Abstract

Sanding onset prediction models are used to forecast the production condition, e.g. pressure drawdown or flow rate, at which sand production occurs. A sanding onset prediction model is critical for sand control decision-making in answering the questions whether or not sand control should be used, or when to use sand control. There are a variety of numerical and analytical sanding onset prediction models available in the literature. However most of those models either need one or another rock mechanics input parameter which is rarely available in field practice or demand extensive computations (e.g. Finite Element models) that is not practical in cases when quick sand control decision is needed. As a result, the usage of those models in field practice is limited.

In this paper, simple and easy-to-use analytical sanding onset prediction models are derived based on theory of poroelastoplasticity assuming shear failure or tensile stress induced sanding from open hole well or from the perforations of a cased well. To use those models, the only rock mechanics parameters needed are Biot's constant, Poisson's ratio, Uniaxial Compressive Strength (UCS), and in-situ stresses. With those data, a critical drawdown pressure for a well can be obtained for any given average reservoir pressure.

Using those models, published and field reported sanding problems are studied. Through this study, sanding mechanisms for those cases are explained and good agreement is reached between predicted and field measured critical drawdown pressure.

Introduction

Sanding onset prediction model predicts the production condition, e.g. pressure drawdown or flow rate, at which sand production occurs. Sanding onset prediction model is critical for sand control decision-making on whether or not sand control should be used, or when to use sand control. There are a variety of numerical and analytical sanding onset prediction models in the literature. Among those models, Morita et al. [1] proposed a very detailed and thorough mathematical model for sanding onset prediction. In their model, sanding is assumed to occur when the plastic strain at the perforation surface reaches a critical value. This value is presumabaly different from rock to rock and measurement should be made to determine its magnitude. Unfortunately, there are neither many published values for specific rocks nor published methodologies on how to measure this quantity in the field. As a result, sanding onset prediction models using critical plastic strain as a criterion are of limited practical usage. Besides, even though numerical sanding onset prtediction models are more general and flexible, they are computationally demanding that is not practical in cases when quick sand control decision is needed. As a result, analytical or semi-analytical models are more commonly used in engineering practice.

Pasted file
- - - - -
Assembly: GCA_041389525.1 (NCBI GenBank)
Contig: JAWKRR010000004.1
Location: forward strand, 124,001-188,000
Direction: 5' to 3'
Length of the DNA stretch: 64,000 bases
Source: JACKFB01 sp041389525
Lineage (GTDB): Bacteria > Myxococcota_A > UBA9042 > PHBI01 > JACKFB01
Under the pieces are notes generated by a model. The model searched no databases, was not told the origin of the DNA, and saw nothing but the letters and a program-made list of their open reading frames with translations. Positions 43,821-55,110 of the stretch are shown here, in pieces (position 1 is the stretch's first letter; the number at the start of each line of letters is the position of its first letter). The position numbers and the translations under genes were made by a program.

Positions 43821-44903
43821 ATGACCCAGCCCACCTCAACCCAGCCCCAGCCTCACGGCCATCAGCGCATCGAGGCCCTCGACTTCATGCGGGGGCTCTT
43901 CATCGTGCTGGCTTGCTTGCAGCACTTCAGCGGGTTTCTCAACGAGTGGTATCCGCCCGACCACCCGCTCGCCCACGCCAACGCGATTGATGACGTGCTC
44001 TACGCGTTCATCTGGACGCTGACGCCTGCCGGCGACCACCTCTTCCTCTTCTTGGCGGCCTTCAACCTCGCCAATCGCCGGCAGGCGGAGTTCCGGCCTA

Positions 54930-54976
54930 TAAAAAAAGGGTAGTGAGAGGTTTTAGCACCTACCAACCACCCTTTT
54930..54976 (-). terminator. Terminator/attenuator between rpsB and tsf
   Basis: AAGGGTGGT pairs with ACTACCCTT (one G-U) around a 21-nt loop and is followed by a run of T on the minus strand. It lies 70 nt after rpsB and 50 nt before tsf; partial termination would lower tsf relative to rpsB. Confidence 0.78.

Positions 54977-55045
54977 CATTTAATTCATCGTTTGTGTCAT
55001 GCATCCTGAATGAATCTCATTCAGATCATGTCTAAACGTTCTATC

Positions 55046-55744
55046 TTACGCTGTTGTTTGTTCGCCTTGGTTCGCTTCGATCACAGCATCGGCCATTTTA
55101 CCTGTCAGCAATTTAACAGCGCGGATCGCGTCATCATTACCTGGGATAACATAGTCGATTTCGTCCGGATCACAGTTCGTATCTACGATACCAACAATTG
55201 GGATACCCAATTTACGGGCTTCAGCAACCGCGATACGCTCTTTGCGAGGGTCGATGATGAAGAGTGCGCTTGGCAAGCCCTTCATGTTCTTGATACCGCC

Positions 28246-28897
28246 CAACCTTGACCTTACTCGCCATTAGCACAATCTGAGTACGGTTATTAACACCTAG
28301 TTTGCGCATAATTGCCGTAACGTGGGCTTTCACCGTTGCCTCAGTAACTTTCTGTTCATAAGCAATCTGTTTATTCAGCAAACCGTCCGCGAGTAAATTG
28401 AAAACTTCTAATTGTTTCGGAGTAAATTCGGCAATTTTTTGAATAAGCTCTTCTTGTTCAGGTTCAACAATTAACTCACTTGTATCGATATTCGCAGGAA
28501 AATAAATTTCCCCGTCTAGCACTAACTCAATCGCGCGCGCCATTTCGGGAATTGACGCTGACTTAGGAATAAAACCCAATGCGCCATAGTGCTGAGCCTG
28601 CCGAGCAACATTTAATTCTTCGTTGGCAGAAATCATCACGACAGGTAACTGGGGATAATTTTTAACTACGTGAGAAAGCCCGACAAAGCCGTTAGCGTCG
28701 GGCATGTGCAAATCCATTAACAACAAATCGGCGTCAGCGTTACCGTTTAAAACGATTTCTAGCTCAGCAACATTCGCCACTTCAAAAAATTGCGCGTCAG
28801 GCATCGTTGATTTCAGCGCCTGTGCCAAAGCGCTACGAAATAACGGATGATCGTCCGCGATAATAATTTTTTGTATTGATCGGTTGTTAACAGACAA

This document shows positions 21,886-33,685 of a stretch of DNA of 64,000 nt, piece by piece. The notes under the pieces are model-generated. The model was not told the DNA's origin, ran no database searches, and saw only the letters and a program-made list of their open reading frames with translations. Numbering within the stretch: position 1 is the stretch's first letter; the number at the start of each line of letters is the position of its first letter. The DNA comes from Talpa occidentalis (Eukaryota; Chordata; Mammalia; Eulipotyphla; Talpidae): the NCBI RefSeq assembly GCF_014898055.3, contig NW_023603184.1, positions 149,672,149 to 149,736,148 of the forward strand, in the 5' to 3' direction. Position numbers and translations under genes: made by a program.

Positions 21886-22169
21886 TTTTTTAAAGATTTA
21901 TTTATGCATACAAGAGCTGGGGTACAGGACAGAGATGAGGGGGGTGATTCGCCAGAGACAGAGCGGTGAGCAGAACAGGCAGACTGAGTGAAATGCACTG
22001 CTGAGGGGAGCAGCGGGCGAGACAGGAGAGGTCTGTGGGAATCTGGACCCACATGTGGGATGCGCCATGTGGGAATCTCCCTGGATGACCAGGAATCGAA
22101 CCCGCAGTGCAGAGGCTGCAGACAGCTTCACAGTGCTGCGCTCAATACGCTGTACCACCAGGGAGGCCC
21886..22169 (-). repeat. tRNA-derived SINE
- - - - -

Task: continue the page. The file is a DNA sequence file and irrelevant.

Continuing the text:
In petroleum engineering, a wellbore/perforation tunnel and their adjacent formation are often approximated as a thick-walled hollow cylinder. Using this approximation, analytical or semi-analytical solutions for stress state in the near wellbore/perforation tunnel can be obtained. Risnes et al.[2] studied the near wellbore stress state considering incompressible, steady state fluid flow into the wellbore in a bounded elastoplastic reservoir. Initial vertical strain is taken into account in their model. Bradford and Cook [3] studied non-steady state oil flow into a wellbore in an infinite boundary elastoplastic reservoir. Sanfilippo et al.[4] proposed a more general poroelastoplastic model for an infinite boundary reservoir by taking into account initial stresses before a well is drilled and produced. However, for simplicity, pressure in well drainage area is assumed to be uniform.

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